For me, these differences, including the DOF issue, don’t add up to a "new format." The differences between these two cameras (or three if I include the M-Tri-X camera) are nothing like the differences between them and 6 x 6. With a Rollei or Hasselblad, I am not only working very differently because of the physical handling of the camera, I am doing a different kind of photography. Chris identified this difference easily in looking at images on my website. In contrast, in the group of recent photographs that includes the “Niles” image that Chris commented on (http://www.waltodets.com/photo/Recent/recent.html) most are from the M8, but there are a few from a cheap pocket Sony using the camera’s BW JEPGS. I don’t think one could pick them out, even in large prints, so this doesn’t qualify, to me, as a different format. I would also say that the difference between the M8 and Sony in terms of the kind of work they produce--not how I got there behind the scenes--are much less significant than the difference between the M8 at ISO 200 with a 75mm lens and the M8 at ISO 800 with a 21 or 28mm lens. Those are two different kinds of photography. I have no more considered using the M8 at ISO 200 with a long lens than I have thought about using a Speed Graphic with M-sync flash bulbs. As a matter of fact I would never use the M8 at ISO 200, because I don’t at all like the look or find it appropriate to my work--it is an entirely different kind of image. Call it a different format if you will. Some would say that it adds the asset of vesatility to the M8, but its not a capability I’d buy a Leica for.

    On the issue of defending or legitimizing small sensor cameras, it is obvious that they are widely denigrated for “serious photography.” The M8 forum is rife with the idea that “better cameras” make “better photographs” and that a new lens or two is going to open up whole new vistas of creative expression. It’s good business for companies like Leica that people believe this but it’s nonsense and the Internet is brimming with posted images that make the case. It’s a plague. There is so much talk of equipment in these equipment forums that it is easy to forget that the equipment is 5% of the story if the subject is ultimately photographs. To pick up Dave’s comparison to pencils, I’m sure Matisse had a favorite pencil, but it hasn’t much to do with why his drawing is interesting.

    On Saturday I did a rare formal job, a portrait of a writer who is photographed a lot and very conversant with the media world. I arrived at his hotel room just wearing a coat and he asked where my equipment was. I pulled the GRD-II out of my right coat pocket and he said, “You’re going to photograph me with a little camera like that?” So I pulled my other II out of my left pocket. For some reason that seemed to satisfy him. He said, “I guess things are just getting smaller and smaller.” I didn’t tell him that I’d brought along the second camera just in case the first one futzed out, and he didn’t seem to notice that I never used it during out three-hour visit.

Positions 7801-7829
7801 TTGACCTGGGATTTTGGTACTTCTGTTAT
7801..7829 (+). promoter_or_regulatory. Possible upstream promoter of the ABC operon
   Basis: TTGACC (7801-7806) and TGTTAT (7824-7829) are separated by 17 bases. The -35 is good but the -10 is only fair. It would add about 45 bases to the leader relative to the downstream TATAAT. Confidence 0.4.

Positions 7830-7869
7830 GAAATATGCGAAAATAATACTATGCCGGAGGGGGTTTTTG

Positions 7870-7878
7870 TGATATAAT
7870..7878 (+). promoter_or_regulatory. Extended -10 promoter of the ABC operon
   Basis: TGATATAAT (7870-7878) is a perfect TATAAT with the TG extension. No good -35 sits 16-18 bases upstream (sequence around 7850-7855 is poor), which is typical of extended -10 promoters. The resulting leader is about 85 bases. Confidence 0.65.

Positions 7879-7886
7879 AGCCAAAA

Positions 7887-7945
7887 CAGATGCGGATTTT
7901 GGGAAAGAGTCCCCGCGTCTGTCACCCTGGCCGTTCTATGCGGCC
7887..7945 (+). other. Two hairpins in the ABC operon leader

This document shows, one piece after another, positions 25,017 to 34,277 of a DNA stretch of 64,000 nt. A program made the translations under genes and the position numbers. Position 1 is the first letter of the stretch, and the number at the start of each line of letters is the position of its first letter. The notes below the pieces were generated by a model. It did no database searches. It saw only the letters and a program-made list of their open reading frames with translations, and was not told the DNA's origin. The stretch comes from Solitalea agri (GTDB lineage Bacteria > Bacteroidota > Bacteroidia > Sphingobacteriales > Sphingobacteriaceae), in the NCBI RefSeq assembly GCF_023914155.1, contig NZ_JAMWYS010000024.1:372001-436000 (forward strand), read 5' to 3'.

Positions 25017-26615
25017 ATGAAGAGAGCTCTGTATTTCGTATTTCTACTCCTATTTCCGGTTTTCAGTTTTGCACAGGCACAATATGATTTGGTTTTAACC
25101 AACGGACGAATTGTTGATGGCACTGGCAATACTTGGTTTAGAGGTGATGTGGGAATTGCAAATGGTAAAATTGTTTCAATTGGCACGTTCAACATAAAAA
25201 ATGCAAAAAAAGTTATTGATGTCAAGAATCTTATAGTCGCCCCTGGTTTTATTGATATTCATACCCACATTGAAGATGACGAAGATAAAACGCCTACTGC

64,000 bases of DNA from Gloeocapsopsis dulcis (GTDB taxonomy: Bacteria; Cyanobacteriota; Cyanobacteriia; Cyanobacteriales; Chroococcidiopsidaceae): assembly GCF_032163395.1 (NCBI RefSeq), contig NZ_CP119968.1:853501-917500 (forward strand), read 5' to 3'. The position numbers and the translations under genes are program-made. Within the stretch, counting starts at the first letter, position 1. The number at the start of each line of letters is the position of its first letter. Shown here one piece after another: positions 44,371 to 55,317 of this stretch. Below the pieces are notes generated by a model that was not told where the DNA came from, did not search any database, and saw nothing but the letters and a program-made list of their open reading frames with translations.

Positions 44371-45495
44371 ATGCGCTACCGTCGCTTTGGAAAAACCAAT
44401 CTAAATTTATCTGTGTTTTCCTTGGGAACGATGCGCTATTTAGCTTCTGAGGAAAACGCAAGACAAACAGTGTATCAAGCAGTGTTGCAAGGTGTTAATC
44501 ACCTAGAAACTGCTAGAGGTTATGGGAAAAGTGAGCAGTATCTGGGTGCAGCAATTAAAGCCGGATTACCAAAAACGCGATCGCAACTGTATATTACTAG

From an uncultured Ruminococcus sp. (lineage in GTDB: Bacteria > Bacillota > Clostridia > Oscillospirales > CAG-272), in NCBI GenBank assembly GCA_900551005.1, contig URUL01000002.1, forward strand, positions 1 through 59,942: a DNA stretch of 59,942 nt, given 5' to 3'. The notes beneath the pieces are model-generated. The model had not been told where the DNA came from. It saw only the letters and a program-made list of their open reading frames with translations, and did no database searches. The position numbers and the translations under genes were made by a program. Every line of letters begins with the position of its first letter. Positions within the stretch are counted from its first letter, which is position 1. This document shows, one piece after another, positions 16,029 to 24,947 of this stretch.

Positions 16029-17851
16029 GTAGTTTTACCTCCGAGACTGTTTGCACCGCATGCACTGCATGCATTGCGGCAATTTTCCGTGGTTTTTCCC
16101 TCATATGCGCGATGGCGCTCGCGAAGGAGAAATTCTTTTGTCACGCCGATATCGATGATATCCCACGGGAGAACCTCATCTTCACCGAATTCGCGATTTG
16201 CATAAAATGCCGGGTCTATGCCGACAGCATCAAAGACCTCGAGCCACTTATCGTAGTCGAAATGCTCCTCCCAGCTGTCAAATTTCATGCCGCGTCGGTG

Walt

  38. #38
    David Paul Carr
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    Re: Making the transition - a Leica M8 user meets the GRD2

    Any chance of seeing the results, Walt?

  39. #39
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    Re: Making the transition - a Leica M8 user meets the GRD2

    Quote Originally Posted by Walt View Post
    On Saturday I did a rare formal job, a portrait of a writer who is photographed a lot and very conversant with the media world. I arrived at his hotel room just wearing a coat and he asked where my equipment was. I pulled the GRD-II out of my right coat pocket and he said, “You’re going to photograph me with a little camera like that?” So I pulled my other II out of my left pocket. For some reason that seemed to satisfy him. He said, “I guess things are just getting smaller and smaller.” I didn’t tell him that I’d brought along the second camera just in case the first one futzed out, and he didn’t seem to notice that I never used it during out three-hour visit.

    Walt
    Good one.

    A portrait session I had using the GRD went smoother once the hood assemblage was attached and the 'mirror flap' sound swiched on.
    If for nothing else, I'll hang on to the old manual slr just for sound and show when needed, never loaded.

    Thomas

  40. #40
    Sean_Reid
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    Re: Making the transition - a Leica M8 user meets the GRD2

    I find it strange that there is such contention over a definition (of photographic format) that has existed for over a century.

    Photographic formats, traditionally, are defined by the size of the camera's negative. With those different negative sizes come some differences in the way the lens/camera draws. In film, some format examples are 8" x 10", 5" x 7", 4" x 5", medium format (60 mm x various) and small format (24 x 36 mm).

    The primary reasons that pictures made from small format negatives often look different from those made from medium format negative are:

    1) 35 mm negatives are smaller and thus must do more with less.
    2) 35 mm cameras are paired with shorter focal length lenses for any given field of view